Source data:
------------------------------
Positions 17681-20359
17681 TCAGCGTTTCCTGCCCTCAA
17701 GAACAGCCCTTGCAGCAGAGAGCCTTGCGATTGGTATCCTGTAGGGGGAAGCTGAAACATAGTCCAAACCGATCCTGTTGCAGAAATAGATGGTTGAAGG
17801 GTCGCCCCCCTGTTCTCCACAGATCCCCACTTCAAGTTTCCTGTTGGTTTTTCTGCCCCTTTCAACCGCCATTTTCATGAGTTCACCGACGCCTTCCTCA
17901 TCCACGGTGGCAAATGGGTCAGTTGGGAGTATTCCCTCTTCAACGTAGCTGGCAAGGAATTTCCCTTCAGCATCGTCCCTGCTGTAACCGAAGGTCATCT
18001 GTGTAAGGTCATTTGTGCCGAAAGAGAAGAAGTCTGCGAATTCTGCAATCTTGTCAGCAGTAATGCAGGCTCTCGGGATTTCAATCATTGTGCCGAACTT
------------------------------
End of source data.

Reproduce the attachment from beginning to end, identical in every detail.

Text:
Positions 17681-20359
17681 TCAGCGTTTCCTGCCCTCAA
17701 GAACAGCCCTTGCAGCAGAGAGCCTTGCGATTGGTATCCTGTAGGGGGAAGCTGAAACATAGTCCAAACCGATCCTGTTGCAGAAATAGATGGTTGAAGG
17801 GTCGCCCCCCTGTTCTCCACAGATCCCCACTTCAAGTTTCCTGTTGGTTTTTCTGCCCCTTTCAACCGCCATTTTCATGAGTTCACCGACGCCTTCCTCA
17901 TCCACGGTGGCAAATGGGTCAGTTGGGAGTATTCCCTCTTCAACGTAGCTGGCAAGGAATTTCCCTTCAGCATCGTCCCTGCTGTAACCGAAGGTCATCT
18001 GTGTAAGGTCATTTGTGCCGAAAGAGAAGAAGTCTGCGAATTCTGCAATCTTGTCAGCAGTAATGCAGGCTCTCGGGATTTCAATCATTGTGCCGAACTT